Mike Pence in, Chris Christie out as Donald Trump charts new course in transition planning
Several Obama officials have noted the extent to which Trump and his staff seemed unprepared to discuss basic aspects of staffing a new administration
President-elect Donald Trump named Indiana Governor Mike Pence, the vice-president-elect, to head their transition team, abruptly replacing New Jersey Governor Chris Christie amid increasing signs that the effort to prepare the next White House is off to a rocky start.
Trump also took the unusual step of naming his three oldest children and his son-in-law to top posts, moves certain to create potential conflicts of interest given that his attorney said Trump would put his children in charge of his assets while he is president.
The transition team is always crucial, but especially so for the first president elected without experience in either government or the military. In addition to recruiting thousands of people to staff the White House, Cabinet agencies, embassies and other key government posts, the transition team needs to make sure Trump is briefed and prepared to take responsibility for the government and for implementing his policy initiatives as soon as he is inaugurated in just 76 days.
“You need to have your team on the field when the clock starts,” said Max Stier, who heads the Partnership for Public Service, a Washington non-profit that focuses on good-government practices. “This is not simply about achieving the policy promises; it’s also about keeping us safe. Transitions are the point of maximum vulnerability for our nation.”
The effort is almost always well underway before a new president is elected, given the complexity and critical nature of the job, even as candidates know the work will be in vain if they are not chosen by the voters. Legislation passed in 2010, and updated in 2015, formalised much of the process for the transition from George W. Bush to Obama after the 2008 election, considered one of the smoothest in history. Trump and Hillary Clinton formed transition teams months ago that began working with the White House on first steps toward a potential hand-off.
“One of the biggest dangers is that people will underestimate the scope,” said former Utah Governor Mike Leavitt, who ran Mitt Romney’s transition team in 2012.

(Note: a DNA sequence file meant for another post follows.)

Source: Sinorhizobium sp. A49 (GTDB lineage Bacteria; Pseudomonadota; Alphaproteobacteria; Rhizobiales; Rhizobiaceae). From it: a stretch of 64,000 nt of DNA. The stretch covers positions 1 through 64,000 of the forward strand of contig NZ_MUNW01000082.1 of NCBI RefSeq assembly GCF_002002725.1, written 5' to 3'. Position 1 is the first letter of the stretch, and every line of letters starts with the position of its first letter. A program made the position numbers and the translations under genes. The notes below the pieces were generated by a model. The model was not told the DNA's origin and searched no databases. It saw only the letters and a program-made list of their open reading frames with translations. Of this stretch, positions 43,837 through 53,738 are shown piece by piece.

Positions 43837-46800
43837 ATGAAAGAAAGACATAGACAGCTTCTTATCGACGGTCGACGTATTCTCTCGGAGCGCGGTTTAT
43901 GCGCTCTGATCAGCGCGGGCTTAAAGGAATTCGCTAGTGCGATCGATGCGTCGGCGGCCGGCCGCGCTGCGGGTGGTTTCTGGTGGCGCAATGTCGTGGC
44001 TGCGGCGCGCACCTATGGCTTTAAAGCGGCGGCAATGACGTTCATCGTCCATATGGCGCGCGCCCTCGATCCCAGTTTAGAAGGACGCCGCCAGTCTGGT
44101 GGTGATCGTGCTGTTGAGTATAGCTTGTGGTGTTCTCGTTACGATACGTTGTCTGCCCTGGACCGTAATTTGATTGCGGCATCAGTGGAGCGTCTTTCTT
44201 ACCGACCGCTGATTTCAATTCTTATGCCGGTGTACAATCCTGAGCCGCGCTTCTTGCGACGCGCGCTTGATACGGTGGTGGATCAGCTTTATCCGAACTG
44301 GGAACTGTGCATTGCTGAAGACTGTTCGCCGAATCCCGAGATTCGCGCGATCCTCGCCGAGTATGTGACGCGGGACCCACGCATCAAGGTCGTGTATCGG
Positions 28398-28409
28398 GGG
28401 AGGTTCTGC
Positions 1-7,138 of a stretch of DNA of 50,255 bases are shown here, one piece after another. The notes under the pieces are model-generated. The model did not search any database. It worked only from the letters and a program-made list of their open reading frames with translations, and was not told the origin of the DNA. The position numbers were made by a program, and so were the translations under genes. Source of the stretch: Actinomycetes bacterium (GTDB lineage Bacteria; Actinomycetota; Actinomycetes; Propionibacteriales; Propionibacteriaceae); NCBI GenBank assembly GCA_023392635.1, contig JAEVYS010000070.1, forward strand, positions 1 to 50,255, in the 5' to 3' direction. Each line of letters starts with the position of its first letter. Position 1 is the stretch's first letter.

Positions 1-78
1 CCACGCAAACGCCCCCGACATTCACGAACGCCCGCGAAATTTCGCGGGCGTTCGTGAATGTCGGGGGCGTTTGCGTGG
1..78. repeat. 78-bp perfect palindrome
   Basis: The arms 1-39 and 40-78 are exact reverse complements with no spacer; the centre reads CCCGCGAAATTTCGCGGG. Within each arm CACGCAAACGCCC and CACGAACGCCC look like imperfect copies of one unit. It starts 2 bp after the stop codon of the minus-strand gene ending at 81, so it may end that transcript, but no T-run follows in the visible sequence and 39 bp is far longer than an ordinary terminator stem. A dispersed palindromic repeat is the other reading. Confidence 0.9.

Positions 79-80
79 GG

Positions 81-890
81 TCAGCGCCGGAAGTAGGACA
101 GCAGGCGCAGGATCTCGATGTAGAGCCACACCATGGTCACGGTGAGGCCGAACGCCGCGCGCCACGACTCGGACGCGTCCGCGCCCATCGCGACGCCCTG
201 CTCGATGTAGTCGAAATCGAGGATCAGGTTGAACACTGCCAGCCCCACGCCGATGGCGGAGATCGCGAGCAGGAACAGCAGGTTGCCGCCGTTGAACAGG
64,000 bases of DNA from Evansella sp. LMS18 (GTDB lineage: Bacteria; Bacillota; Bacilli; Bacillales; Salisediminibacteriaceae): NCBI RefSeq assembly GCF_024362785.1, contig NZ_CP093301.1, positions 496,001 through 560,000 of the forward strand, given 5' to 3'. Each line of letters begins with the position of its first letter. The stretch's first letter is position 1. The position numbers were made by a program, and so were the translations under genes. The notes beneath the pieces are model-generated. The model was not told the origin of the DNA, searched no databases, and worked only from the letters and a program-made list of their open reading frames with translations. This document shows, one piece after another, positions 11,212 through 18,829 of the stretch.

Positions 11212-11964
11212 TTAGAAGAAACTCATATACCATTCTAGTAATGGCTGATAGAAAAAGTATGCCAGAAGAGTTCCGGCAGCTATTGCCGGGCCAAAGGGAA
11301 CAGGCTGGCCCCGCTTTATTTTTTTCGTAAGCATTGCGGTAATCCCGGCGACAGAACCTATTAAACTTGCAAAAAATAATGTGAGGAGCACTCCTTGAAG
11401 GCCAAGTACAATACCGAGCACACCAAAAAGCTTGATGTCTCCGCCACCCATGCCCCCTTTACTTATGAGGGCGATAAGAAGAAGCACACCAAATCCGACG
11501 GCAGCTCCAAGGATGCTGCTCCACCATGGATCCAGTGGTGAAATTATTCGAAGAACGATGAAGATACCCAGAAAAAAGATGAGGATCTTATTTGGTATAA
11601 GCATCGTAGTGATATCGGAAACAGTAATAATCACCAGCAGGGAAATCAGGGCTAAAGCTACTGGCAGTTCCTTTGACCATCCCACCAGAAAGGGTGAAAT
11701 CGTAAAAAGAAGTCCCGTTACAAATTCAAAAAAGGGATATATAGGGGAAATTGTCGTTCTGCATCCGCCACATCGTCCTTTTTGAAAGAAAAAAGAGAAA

That may have happened in Trump’s case. Following Trump’s meeting on Thursday at the White House with the president, several Obama officials privately noted the extent to which Trump and his staff seemed unprepared to discuss basic aspects of staffing a new administration and daunted by the extent of the challenges ahead. A follow-up meeting between Trump aides and White House transition officials scheduled for Friday was cancelled, a senior Obama aide said.
To be sure, some of the observations made by White House officials could be coloured by partisan differences or concern that Trump appears set to dismantle Obama’s legacy achievements. Many had counted on a smoother transition to a Clinton administration in which top personnel would likely include former co-workers.
Trump’s decision to elevate Pence to run his transition team was one of several announced on Friday.
Pence has proved a loyal second to Trump, backing him when other establishment Republicans were critical and finding ways to explain some of his more controversial statements in public. A former member of the House, Pence also has close ties to House speaker Paul Ryan, R-Wis., and other top Republicans on Capitol Hill.
Christie’s departure came after the recent convictions of two former top aides for creating a traffic jam leading to the George Washington Bridge to punish a mayor who would not endorse him to be re-elected New Jersey governor.
“The mission of our team will be clear: put together the most highly qualified group of successful leaders who will be able to implement our change agenda in Washington,” Trump said. “Together, we will begin the urgent task of rebuilding this nation.”
Christie was retained as a vice chair of the team, along with several of Trump’s most visible campaign advisers: Dr. Ben Carson, a former Republican primary rival; former House speaker Newt Gingrich; retired Lt. Gen. Michael Flynn; former New York Mayor Rudy Giuliani and Senator Jeff Sessions, R-Ala.
Sessions, who may be the most hardline member of the Senate on immigration, has long been among Trump’s most influential advisers. Stephen Miller, a former top aide to Sessions, has been Trump’s top policy adviser and will take a similar role in the transition team. Rick Dearborn, Sessions’ chief of staff, was named as the executive director for the transition team.
Trump’s children and son-in-law, Jared Kushner, who guided him throughout the campaign, appear to have retained their influence in an official capacity. Kushner’s presence at the White House on Thursday drew notice from Obama’s staff when he asked, as they toured the West Wing, how many of the individuals there would remain into the next administration. Nearly all will depart along with the president.